Landstar Inway Vs. Ranger: A Detailed Comparison

For owner-operators looking to lease onto a motor carrier, two of the biggest names in the industry are Landstar Inway and Ranger. Both offer the freedom and potential profit of running your own trucking business with the support and stability of an established carrier.

However, there are some key differences between the two that drivers should understand before signing on. This detailed comparison examines the pros, cons, and key features of Landstar Inway and Ranger to help owner-ops choose the best fit.

A Brief Comparison Table

FeaturesLandstar InwayRanger Truckload
Pay StructurePercentage of load revenue, approx 80/20 splitPercentage + fuel surcharges and bonuses
Trailer LeasingOwner operator must lease/purchaseProvided by Ranger
Operating AuthorityMust have own DOT/MC authorityHandled by Ranger
Insurance Requirements$1M liability minimum$1M liability, $10k cargo, $2.5k deductible
Contract LengthNone12 month minimum
DispatchNo forced loads, choose own freightNo forced loads, choose own freight
Service AreaAll of North AmericaPrimarily Midwest and South
Driver ExperiencePrefers 2+ years business managementPrefers 1+ years CDL experience
Equipment OptionsAll types – vans, flats, hotshot, intermodalMostly refrigerated vans only

Overview Of Landstar Inway

Landstar Inway is a subsidiary of Landstar System, Inc., one of the largest transportation logistics companies in North America. Landstar Inway focuses specifically on providing truckload, less-than-truckload, and intermodal services.

As of 2022, Landstar has over 1800 employees and more than 1900 leased owner-operators across the United States, Canada, and Mexico.


Pros of Leasing to Landstar Inway

  • Large established company with plenty of freight volume. Landstar moves over 130,000 loads per week on average.
  • No forced dispatch. Drivers choose their own loads.
  • Paid percentage of each load, not per mile. Earnings potential is higher.
  • Access to drop trailer and relay options. More flexibility for drivers.
  • Wide range of trailer options from vans to flatbeds. Good for specialized hauling.
  • Free training programs and support services for new operators.

Cons of Leasing to Landstar Inway

  • Commission pay structure means some financial instability.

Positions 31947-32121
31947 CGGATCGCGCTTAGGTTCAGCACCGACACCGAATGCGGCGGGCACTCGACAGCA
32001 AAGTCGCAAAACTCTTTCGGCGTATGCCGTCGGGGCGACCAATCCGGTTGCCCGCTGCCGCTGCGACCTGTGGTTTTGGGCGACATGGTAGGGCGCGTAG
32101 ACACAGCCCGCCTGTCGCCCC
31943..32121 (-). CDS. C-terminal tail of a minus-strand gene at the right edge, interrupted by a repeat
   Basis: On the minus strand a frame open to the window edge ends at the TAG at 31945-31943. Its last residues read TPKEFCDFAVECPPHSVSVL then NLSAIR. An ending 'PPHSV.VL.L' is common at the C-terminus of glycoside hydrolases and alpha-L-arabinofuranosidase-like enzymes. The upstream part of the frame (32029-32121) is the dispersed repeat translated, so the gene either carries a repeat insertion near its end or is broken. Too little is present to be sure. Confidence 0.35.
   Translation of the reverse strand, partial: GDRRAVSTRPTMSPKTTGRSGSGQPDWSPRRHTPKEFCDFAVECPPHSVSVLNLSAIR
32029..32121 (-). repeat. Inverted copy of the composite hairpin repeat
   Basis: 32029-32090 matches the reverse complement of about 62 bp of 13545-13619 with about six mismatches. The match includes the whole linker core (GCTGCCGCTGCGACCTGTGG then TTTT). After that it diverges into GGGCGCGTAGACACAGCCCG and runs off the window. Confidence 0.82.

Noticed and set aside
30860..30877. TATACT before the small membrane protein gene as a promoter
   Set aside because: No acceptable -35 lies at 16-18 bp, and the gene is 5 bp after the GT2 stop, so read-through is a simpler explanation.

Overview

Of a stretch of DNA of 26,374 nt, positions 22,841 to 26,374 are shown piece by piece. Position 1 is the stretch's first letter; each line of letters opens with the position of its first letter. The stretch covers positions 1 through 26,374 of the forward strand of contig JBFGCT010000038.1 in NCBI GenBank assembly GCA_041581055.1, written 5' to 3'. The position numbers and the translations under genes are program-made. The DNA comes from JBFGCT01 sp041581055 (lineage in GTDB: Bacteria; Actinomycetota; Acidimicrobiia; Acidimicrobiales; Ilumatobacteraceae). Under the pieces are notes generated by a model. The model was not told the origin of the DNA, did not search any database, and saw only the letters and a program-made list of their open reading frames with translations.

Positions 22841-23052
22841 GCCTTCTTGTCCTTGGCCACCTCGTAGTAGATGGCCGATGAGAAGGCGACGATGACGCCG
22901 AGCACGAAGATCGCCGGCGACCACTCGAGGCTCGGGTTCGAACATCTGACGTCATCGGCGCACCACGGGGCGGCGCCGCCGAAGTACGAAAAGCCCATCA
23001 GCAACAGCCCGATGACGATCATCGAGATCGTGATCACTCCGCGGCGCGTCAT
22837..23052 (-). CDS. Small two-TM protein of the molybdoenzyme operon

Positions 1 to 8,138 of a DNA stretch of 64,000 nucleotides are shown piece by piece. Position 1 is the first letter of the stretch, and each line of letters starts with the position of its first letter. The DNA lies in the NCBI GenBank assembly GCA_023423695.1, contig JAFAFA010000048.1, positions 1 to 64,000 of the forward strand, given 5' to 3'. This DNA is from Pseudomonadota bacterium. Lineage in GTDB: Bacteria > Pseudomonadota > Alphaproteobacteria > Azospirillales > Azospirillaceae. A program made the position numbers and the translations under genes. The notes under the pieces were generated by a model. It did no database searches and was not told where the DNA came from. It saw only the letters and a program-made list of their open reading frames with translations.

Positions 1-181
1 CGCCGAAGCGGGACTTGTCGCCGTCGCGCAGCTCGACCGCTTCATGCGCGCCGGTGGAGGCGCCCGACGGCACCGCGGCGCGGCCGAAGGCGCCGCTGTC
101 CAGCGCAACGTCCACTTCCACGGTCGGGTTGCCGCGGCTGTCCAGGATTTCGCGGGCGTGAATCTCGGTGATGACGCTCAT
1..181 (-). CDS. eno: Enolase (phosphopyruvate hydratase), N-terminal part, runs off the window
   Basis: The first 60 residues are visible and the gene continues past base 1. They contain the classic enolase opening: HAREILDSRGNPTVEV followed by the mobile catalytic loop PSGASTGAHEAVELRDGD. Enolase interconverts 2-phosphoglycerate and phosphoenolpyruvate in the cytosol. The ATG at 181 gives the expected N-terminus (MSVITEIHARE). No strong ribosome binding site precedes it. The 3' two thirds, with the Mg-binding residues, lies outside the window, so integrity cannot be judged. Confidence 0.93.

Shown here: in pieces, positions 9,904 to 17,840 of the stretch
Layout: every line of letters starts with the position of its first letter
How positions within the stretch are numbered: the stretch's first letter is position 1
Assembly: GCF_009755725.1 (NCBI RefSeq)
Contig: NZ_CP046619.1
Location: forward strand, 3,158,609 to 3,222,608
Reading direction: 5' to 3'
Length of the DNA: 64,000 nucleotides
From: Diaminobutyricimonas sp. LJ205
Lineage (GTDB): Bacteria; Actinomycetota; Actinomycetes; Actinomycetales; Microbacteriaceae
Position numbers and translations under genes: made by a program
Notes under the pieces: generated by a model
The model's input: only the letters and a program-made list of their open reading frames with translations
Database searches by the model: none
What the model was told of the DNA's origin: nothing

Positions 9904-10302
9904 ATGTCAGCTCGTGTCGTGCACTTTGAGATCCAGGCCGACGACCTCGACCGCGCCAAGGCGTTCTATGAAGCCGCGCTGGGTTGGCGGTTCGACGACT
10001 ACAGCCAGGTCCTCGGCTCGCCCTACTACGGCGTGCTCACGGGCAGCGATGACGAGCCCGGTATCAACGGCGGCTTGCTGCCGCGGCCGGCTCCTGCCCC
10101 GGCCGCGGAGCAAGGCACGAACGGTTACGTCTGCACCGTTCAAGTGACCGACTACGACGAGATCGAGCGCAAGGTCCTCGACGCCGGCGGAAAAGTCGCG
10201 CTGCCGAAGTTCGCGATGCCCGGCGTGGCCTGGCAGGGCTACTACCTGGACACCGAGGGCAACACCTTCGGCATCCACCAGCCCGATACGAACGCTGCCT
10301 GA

• Owner-ops pay their own operating costs like fuel, maintenance, etc.
  • Safety bonus structure penalizes drivers for citations and accidents.
  • Can be difficult to get started without solid credit history and business experience.
  • Requires your own operating authority.

Overview Of Ranger Truckload, Inc

Ranger Truckload, Inc. is a refrigerated flatbed, van, and intermodal carrier that began in 1999. They operate primarily east of the Rocky Mountains in the lower 48 states.

Ranger focuses on flexible personalized service aimed at owner-operators’ needs.

Ranger Truckload
Ranger Truckload

Pros of Leasing to Ranger

  • Smaller company with more personal driver relationships.
  • Percentage pay plus fuel surcharge and bonuses. Earnings can be very lucrative.
  • No forced dispatch or mandated load minimums. Flexibility for drivers.
  • Provides trailers as part of lease. Saves upfront costs.
  • Good home time and family-oriented approach.
  • Handles licensing, permitting, insurance for drivers. Lowers business overhead.

Cons of Leasing to Ranger

  • Limited trailer options – mostly refrigerated vans. Not ideal for specialized hauling.
  • Safety and compliance bonuses have strict criteria. Hard to earn maximum payouts.
  • Limited freight lanes concentrated in the Midwest and South. Restricted route options.
  • May have less consistent freight during seasonal slowdowns.
  • Requires 1+ years of CDL driving experience. Not for brand new operators.

Also Read: Comparison Between Indiana Transport And Horizon Transport.

Key Feature Comparison

When comparing the nitty-gritty details, there are some clear distinctions between leasing on with Landstar or Ranger. Here is an overview of some of the key features for each company:

Business Experience